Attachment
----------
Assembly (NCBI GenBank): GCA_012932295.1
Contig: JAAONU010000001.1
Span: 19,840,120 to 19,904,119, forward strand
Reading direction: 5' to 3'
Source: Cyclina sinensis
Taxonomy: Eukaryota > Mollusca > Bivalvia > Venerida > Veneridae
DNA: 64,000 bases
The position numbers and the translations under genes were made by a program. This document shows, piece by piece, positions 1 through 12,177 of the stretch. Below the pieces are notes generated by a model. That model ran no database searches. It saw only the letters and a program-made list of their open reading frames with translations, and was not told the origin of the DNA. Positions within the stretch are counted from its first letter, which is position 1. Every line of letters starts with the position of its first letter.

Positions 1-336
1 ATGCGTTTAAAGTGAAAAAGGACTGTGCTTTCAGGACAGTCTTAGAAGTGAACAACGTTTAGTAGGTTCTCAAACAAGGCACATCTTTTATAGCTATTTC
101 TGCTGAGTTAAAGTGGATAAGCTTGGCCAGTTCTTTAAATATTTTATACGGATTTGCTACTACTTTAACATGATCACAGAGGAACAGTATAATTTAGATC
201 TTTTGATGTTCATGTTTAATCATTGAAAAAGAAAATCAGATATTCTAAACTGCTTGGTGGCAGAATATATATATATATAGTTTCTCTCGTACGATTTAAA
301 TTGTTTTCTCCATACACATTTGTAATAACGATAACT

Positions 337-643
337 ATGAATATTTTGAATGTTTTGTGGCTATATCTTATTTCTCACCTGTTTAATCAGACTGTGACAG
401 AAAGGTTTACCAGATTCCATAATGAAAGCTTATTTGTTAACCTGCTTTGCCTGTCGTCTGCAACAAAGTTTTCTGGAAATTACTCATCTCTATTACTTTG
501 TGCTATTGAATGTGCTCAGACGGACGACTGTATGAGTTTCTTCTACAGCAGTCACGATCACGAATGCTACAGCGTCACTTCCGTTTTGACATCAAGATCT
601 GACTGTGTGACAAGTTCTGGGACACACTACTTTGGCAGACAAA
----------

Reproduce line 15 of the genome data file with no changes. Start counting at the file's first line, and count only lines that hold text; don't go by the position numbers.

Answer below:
337 ATGAATATTTTGAATGTTTTGTGGCTATATCTTATTTCTCACCTGTTTAATCAGACTGTGACAG